But our agendas are too small because Jesus came to save the world from all that terrorizes it. Which means that those who follow Jesus must follow him to the cross, to the lynching tree, and into the contemporary terrors of today. He calls us to take up the sources of our oppression, to take up the tools we’ve used to oppressed others. Reflecting on his opposition to the Vietnam War, Rev. Dr. Martin Luther King Jr. wrote, “When I took up the cross I recognized its meaning. It is not something that you merely put your hands on. It is not something that you wear. The cross is something that you bear and ultimately that you die on.”

Following Jesus is far more demanding than we’ve been led to believe, but if Jesus is in fact the Son of God who rescues the world, than following Jesus will also be far better than we’ve come to expect.

Once we grasp the great cost of following Jesus, it can be hard to see how such discipleship can be good. To understand why these same horrified disciples came to embrace the cross and called others to do the same, we must consider the one who issued such a costly call. Because the life of faith to which we’re called isn’t a call to an ideology, a political theory, or to a particular theology. We are called to and by a person. We are called to and by Jesus.

We are called to and by the one who held the power of the universe gave it up, the one with the privilege of deity who gave it up. He took on humanity’s flesh, but not a generic, color-blind flesh. He took on terrorized flesh. He took on oppressed flesh. He took on occupied flesh. He took on accented flesh. He took on abandoned flesh. He took on ridiculed flesh. He took on ethnically invisible flesh.

In the eyes of the Romans, Jesus was no different than his Galilean disciples. In their eyes he was a statistic and a suspect; a coward and a criminal. At best he was a backward peasant who needed to be kept in his place; at worst he was a thug who would only respond to the empire’s violence. He is the one who calls his disciples to the cross; to the lynching tree. And though they don’t yet see it, he called them to this terrorizing symbol aware that he must go there first.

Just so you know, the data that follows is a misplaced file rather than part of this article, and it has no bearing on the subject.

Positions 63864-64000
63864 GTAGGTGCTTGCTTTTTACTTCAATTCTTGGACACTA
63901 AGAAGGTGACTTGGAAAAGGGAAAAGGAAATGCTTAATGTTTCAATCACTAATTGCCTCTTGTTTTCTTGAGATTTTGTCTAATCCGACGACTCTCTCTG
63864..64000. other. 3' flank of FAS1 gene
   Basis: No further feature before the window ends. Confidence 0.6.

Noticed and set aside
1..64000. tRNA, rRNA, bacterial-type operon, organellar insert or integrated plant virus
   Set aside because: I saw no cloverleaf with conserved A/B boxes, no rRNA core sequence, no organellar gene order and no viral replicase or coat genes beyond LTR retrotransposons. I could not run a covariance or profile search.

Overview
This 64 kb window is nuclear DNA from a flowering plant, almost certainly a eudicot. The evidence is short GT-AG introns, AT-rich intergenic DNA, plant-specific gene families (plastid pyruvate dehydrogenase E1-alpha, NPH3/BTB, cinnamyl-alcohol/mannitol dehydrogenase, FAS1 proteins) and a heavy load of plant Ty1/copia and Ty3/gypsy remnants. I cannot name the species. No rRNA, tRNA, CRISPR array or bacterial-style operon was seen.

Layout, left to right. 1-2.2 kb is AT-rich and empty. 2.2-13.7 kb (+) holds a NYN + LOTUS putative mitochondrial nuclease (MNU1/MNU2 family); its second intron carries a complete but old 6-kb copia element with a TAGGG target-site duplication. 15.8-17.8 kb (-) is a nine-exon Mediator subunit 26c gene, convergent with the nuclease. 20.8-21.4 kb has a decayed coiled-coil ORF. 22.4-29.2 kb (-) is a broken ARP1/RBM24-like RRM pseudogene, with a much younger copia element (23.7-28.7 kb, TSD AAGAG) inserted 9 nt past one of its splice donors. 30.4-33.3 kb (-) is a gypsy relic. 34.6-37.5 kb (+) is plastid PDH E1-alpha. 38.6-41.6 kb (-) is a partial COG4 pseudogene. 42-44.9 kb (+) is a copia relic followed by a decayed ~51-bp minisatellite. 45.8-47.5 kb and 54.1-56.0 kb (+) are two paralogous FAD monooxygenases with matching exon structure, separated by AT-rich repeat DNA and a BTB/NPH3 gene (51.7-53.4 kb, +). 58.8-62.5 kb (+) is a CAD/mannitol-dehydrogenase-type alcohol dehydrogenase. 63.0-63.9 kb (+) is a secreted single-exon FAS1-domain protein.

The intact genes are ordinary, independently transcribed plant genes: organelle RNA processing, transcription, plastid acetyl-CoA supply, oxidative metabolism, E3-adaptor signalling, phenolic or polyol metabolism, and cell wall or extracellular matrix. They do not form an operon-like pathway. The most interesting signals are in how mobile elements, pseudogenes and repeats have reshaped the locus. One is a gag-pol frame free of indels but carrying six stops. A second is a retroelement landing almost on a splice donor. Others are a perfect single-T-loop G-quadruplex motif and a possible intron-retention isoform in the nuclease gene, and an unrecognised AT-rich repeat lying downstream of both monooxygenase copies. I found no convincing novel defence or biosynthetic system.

What does it mean that Jesus willingly allowed Rome’s apparatus of terror to crush him? It means that the Father allowed the evil that had long terrorized humanity to crush his son instead. As Paul writes in 1 Corinthians 15:3, “Christ died for our sins according to the Scriptures.” On the cross, Jesus absorbed our sin & our suffering; our prejudice & our pain; our complicity and our devastation by this world’s terror. As Cone writes, “A symbol of death and defeat, God turned the cross into a sign of liberation and new life. Christians must face the cross as the terrible tragedy it was and discover in it, through faith and repentance, the liberating joy of eternal salvation.”

The only reason that taking up our cross can be good is because Jesus took up the cross first, and in doing so he robbed it of its power to terrorize his followers. This is why Jesus can call us to simultaneously take up our cross and follow him. It should be impossible to go anywhere with a cross. You don’t take up a lynching tree and move ahead! The cross, the lynching tree, and every other form of terrorizing evil are meant to destroy us and instill fear in others. Coming into contact with the cross is supposed to kill you. Coming into contact with the lynching tree is meant to terrify you and everyone you love. And yet because Jesus has already allowed evil to exhaust itself on his body, these evils have lost their ultimate power over us. Like Paul proclaims in Colossians 2:15, “And having disarmed the powers and authorities, he made a public spectacle of them, triumphing over them by the cross.”